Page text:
hhunter318
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Not a semi auto, but sort of on topic. I created an aluminum v-block on AutoCAD Mechanical and Inventor Fusion that accepted the Lawton 8000 action and AR15 style pistor grips. After I got that to spec I added a barrel shroud and some other accessories. In the end it looks like a clone of the Cheytac M200, but would be way cheaper to build when doing your own mill and lathe work.
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Old April 20, 2012, 05:41 PM   #9
animal
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Why bother designing a rifle after John Garand achieved perfection?
It even bites people you don’t want messing with it

Seriously, off the top of my head … gas op. long stroke, box mag., conventional layout, kevlar stock with inlaid T6 mounting blocks for receiver and bipod (made with the bipod integral to the stock so that stock is smooth when bipod is folded), receiver able to accept top mount scope, a sight (preferably peep) that could be used with scope attached .308 … deer hunting
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Old April 20, 2012, 11:05 PM   #10
jason41987
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i thought about using a round piece of tube steel for an upper receiver, so that i could use an extended portion, vented out and used as a handguard/shroud.... the way i set up the recoil spring stop was a plug in the end, pull, twist, release and the spring and carrier comes out...adding a lower receiver for the fire control group, and a wooden stock and it came out looking like a russian PPSH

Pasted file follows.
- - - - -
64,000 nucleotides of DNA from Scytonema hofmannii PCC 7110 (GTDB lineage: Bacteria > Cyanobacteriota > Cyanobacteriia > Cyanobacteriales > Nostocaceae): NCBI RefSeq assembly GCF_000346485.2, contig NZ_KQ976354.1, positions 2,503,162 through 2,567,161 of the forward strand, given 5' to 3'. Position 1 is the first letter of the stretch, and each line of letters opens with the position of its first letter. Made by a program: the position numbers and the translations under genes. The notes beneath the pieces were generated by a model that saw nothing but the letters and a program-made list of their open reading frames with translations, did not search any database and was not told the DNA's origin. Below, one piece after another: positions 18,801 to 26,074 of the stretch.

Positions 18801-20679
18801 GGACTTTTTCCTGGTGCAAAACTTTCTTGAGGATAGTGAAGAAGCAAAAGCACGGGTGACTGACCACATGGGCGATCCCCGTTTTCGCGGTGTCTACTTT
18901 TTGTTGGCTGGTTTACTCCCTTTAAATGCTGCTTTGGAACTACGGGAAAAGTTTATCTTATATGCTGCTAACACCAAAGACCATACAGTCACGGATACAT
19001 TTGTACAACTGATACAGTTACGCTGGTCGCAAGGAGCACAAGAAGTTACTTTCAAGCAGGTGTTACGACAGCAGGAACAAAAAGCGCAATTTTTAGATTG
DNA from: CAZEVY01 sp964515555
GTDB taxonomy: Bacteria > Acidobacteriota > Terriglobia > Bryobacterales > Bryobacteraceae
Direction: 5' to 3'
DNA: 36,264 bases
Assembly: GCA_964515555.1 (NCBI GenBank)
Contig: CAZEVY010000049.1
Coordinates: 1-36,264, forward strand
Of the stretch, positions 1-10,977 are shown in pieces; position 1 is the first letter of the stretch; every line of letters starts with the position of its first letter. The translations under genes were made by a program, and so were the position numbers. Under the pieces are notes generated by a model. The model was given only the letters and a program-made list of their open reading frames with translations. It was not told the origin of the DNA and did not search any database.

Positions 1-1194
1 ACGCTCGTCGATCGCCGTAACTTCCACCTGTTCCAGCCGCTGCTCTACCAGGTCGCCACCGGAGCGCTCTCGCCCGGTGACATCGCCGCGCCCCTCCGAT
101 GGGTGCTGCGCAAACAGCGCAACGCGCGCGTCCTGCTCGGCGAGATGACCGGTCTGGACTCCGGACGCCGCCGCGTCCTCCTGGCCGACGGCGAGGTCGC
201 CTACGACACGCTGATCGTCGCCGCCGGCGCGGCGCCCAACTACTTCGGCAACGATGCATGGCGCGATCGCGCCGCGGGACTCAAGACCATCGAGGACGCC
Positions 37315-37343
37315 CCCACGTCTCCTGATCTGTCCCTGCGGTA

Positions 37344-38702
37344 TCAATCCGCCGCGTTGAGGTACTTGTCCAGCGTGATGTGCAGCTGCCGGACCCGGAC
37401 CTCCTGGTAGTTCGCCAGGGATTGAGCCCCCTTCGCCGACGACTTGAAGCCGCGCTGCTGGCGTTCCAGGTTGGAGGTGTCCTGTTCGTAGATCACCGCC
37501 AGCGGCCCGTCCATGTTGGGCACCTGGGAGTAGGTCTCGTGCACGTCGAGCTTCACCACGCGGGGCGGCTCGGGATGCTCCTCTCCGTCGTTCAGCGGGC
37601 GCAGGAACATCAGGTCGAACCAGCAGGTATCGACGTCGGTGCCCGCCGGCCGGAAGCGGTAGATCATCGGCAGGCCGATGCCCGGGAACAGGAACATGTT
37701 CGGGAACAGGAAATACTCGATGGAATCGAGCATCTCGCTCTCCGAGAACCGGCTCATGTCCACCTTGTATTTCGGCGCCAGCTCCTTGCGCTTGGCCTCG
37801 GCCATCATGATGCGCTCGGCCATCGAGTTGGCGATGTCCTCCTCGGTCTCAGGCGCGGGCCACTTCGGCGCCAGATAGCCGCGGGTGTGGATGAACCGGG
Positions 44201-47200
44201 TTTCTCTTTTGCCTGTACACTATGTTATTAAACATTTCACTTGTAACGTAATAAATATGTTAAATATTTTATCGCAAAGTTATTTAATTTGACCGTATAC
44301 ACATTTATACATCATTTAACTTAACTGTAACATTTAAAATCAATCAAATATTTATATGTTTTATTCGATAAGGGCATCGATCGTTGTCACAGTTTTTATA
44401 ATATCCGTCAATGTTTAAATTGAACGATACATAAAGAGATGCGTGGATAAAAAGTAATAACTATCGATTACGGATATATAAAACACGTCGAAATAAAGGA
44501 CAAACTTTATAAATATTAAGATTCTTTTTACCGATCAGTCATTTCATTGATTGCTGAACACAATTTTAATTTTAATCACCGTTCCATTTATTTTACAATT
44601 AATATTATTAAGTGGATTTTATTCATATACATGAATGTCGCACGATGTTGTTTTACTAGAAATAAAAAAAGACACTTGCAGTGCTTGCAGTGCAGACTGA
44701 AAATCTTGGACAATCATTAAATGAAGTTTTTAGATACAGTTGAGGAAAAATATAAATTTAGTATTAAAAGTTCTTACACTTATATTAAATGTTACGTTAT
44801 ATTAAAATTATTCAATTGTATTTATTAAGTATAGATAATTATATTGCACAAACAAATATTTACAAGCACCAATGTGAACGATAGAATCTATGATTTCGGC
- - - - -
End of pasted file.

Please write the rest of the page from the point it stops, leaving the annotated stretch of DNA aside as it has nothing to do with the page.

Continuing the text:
i also have the idea of taking a .223 round, chopping it before the shoulder and use as rimless 357 magnum brass... necking it down (or leaving it straightwall) i would fit it with a pointed rifle bullet so out of the rifle, it would have more range/power than .223, while still being a pistol round (for logistics purposes of only having to buy one type of ammo)

some other ideas i had, just for the added simplicity was to go with a rolled delayed blowback system like the HK family of rifles because i wanted the recoil to be in-line with the barrel and stock, to reduce the overall felt recoil and muzzle flip... ive thought about ways to make a gas piston in-line with the barrel by using a cylinder shaped piston that would fit over, and ride on the barrel with a few smaller gas ports around the barrel rather than one bigger one...